Beirut Corniche is characterized by lined with palm trees, and the waterfront yard that offers visitors a wonderful view of the Mediterranean Sea and the peaks of Mount Lebanon to the east.

Beirut Corniche was established on French Palace Street, which was built during the period of the French Mandate of Syria and Lebanon along the waterfront that stretches from the old town.
The Corniche surround Beirut Promontory from St. George’s Bay on the northern coast of the city, and in the west it is converted to the place of Rafic Hariri, then to Paris Street and Raouche, and then to General de Gaulle Street before ending on Rafic Hariri Street.
The Corniche is a popular destination for pedestrians, jogging, bikers and vendor pushers that offer a wide range of local snacks and drinks.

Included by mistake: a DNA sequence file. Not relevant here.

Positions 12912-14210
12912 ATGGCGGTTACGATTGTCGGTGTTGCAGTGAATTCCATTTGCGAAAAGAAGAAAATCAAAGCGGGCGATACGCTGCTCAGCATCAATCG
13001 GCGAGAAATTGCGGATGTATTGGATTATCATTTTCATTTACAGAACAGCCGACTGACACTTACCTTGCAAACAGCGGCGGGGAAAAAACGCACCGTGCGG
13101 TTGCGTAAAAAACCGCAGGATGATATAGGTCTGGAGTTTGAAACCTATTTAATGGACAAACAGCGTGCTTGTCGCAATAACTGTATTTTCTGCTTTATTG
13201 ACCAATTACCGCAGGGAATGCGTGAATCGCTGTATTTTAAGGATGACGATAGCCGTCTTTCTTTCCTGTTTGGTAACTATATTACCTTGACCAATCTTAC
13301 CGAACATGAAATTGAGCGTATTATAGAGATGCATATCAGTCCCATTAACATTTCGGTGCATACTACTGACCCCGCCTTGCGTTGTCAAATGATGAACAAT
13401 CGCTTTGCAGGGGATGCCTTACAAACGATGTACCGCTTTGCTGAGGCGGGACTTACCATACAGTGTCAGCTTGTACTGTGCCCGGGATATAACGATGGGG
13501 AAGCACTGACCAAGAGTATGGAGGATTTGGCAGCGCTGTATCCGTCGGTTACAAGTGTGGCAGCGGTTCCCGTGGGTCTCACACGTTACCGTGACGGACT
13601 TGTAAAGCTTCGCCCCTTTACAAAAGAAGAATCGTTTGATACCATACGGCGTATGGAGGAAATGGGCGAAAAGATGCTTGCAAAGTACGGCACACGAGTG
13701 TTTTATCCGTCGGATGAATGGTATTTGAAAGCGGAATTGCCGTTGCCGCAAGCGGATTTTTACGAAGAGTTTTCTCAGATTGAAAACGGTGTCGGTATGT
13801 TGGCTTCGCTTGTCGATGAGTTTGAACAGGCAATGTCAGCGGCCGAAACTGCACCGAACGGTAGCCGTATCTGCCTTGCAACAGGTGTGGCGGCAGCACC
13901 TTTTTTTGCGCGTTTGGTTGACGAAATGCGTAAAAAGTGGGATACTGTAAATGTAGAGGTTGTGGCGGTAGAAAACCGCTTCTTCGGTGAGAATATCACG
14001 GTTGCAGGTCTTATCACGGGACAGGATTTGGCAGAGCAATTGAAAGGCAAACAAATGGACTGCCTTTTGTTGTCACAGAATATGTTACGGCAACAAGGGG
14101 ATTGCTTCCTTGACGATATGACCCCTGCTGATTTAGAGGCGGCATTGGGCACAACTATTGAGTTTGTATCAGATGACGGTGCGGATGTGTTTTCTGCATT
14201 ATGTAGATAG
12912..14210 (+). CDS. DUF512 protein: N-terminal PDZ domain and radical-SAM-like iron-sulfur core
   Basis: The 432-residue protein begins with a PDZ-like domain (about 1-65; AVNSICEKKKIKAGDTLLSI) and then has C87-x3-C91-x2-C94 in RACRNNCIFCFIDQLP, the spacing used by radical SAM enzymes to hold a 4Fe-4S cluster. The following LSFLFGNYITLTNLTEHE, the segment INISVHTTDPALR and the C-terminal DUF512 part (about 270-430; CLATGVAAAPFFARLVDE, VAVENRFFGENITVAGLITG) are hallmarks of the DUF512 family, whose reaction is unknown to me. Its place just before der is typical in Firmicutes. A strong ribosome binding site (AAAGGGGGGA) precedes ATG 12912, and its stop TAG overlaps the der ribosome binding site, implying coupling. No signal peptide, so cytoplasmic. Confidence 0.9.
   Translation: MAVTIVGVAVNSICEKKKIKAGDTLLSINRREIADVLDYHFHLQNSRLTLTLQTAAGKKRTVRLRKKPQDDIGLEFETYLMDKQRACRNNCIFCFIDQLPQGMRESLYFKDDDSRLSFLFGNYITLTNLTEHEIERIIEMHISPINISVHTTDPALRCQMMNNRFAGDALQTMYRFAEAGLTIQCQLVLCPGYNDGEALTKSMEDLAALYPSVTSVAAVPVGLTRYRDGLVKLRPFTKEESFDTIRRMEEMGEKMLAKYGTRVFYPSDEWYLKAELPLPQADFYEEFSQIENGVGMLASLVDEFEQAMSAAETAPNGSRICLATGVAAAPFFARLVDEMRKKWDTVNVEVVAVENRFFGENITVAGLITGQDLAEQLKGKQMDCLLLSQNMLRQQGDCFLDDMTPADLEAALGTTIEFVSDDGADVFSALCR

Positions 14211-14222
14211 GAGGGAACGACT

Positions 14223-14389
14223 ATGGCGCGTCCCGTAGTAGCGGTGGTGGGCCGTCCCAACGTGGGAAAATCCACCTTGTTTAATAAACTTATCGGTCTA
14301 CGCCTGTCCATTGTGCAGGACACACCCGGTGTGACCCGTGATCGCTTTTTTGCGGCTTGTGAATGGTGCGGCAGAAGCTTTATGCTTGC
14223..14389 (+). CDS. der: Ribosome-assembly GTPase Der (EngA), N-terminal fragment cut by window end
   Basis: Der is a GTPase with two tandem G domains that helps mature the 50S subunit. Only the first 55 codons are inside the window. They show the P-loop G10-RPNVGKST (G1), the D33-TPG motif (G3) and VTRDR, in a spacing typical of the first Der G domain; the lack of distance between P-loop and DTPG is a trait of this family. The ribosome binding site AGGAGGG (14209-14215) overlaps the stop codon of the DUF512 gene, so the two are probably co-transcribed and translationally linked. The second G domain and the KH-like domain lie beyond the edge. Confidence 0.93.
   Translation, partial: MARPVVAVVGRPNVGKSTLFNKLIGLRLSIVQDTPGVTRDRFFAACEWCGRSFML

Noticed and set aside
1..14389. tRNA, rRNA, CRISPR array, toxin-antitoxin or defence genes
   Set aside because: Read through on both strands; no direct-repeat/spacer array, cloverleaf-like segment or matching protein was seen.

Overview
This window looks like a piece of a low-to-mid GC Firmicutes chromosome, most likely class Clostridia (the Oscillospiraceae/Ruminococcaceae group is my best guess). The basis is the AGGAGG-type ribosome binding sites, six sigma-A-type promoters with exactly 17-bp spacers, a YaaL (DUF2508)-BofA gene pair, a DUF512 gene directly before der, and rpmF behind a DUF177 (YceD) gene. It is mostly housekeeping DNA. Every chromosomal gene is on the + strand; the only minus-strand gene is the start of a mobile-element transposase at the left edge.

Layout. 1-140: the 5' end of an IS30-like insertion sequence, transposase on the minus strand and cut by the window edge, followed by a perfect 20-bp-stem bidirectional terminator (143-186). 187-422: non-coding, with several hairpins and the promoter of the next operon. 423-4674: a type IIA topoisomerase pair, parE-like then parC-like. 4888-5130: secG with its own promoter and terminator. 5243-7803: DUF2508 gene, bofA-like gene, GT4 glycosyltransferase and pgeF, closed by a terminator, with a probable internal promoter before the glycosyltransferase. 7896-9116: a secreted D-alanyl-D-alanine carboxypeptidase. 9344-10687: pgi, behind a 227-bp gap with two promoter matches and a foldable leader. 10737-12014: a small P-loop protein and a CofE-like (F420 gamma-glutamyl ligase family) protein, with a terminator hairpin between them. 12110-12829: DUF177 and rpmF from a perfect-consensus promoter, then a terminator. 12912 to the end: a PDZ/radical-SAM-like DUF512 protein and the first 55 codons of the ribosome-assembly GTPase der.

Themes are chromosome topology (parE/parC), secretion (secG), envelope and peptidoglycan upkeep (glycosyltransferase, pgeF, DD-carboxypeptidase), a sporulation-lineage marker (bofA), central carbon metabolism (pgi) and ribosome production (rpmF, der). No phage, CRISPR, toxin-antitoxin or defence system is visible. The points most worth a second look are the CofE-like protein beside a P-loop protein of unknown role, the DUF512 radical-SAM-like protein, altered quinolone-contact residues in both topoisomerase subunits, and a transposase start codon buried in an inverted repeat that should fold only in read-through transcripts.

Traces of palm tree trunks were lined with cornice with bullet holes from the Lebanese Civil War.

There are many hotels such as the Intercontinental Hotel Le Vendome and the Phenicia Intercontinental Hotel overlooking the Corniche.
In 2001, 76 cement seats were replaced by a new one with ceramic covering of colored pieces designed by Lebanese artist Lina Kalkian, who also designed the Mega Chessboard on the widest part of the pier on Paris Street.
In the summer of 2007, the distinctive blue fence, due to severe rust, was replaced with an elegant-looking aluminum iron, which was modified to make it more difficult for thrill seekers to dive off the fence.

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